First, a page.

In Lebanon more than 1 in 4 is a refugee, and the Za’atari camp in Jordan is now the country’s fourth largest city. Iran, Ethiopia, Uganda, China, Chad and Kenya all have received more refugees (this is total refugees not just Syrians, of course), than the entire Continent of Europe. Almost 60% of the world’s refugees (who are not IDPs) survive inside the countries mentioned above. Of those countries only Pakistan, Lebanon and Jordan can be said have considerable concerns over increasing instability caused by the volume of refugees, and the burden on economy and resources – Jordan, for example, is experiencing severe water shortages.
For Jordan and Lebanon, the deteriorating situation is more to do with the responsibility it has taken on, given its relative size and native population, rather than the presence of refugees being an inherent catalyst engendering instability and economic fragility. These nations, also, do not enjoy the sophisticated infrastructure; capacity for rapid logistical support; and coordination of multiple governmental institutions and non-governmental organisations in the effort to house, clothe, feed, integrate and provide health care to refugees that western nations can call upon. Jordan and Lebanon also do not have the robust and wealthy economies that most members of the G20 possess.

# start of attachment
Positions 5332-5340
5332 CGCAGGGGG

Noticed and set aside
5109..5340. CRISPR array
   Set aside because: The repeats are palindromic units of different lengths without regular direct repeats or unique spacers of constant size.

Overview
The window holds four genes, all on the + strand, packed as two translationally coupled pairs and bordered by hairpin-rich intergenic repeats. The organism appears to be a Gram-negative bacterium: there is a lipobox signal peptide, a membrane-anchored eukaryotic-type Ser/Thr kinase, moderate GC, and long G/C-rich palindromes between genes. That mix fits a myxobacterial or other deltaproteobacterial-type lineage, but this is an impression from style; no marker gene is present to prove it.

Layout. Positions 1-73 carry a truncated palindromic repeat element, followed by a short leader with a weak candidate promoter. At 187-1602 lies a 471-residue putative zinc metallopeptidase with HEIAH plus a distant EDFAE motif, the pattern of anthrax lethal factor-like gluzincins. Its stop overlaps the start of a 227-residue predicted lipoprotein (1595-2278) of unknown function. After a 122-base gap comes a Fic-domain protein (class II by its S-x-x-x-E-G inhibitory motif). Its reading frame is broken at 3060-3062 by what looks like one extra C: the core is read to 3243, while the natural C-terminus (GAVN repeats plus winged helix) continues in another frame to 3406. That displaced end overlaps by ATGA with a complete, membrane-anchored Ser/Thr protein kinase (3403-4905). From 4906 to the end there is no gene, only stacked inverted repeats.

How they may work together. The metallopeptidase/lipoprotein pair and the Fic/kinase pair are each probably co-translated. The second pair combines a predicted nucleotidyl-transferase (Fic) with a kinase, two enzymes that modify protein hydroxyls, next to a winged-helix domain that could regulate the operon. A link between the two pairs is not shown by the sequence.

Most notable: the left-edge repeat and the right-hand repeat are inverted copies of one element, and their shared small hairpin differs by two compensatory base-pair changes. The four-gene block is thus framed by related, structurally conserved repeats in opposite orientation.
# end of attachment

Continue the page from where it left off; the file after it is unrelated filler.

On the final point of refugees wishing only to claim benefits in England, a clear and succinct response is all that is needed to rubbish that claim.
First of all, 50% of all Syrian refugees are under 18 (an unprecedented proportion of a refugee population). Of those who are 18-59, most are educated and/or skilled and have worked throughout their lives. The idea that they would make the long, perilous journey, where they are exploited by people traffickers and abused by unsympathetic countries and their populations, only to give up their autonomy and self worth so that they can sit on a sofa in Clacton all day and watch Jeremy Kyle, is absurd. Not to mention the fact that these human beings come from a land where if you don’t work, you don’t eat. The presence of social security in their homeland is minimal if not non-existent. The very idea that they would have any concept of a Welfare State, let alone knowledge of how to bilk our, is equally worthy of haughty derision.
The UK is not the ‘Land of Milk and Honey’ which citizens of the land believe it be for foreigners. After all, don’t we have ‘our own’ sick, homeless, and vulnerable ‘to sort out first’ before we think about taking in refugees?
If that explanation doesn’t work for you, there’s always this young lad’s wise words:
5. “But they have Smart phones and nice clothes, they can’t be that poor and needy”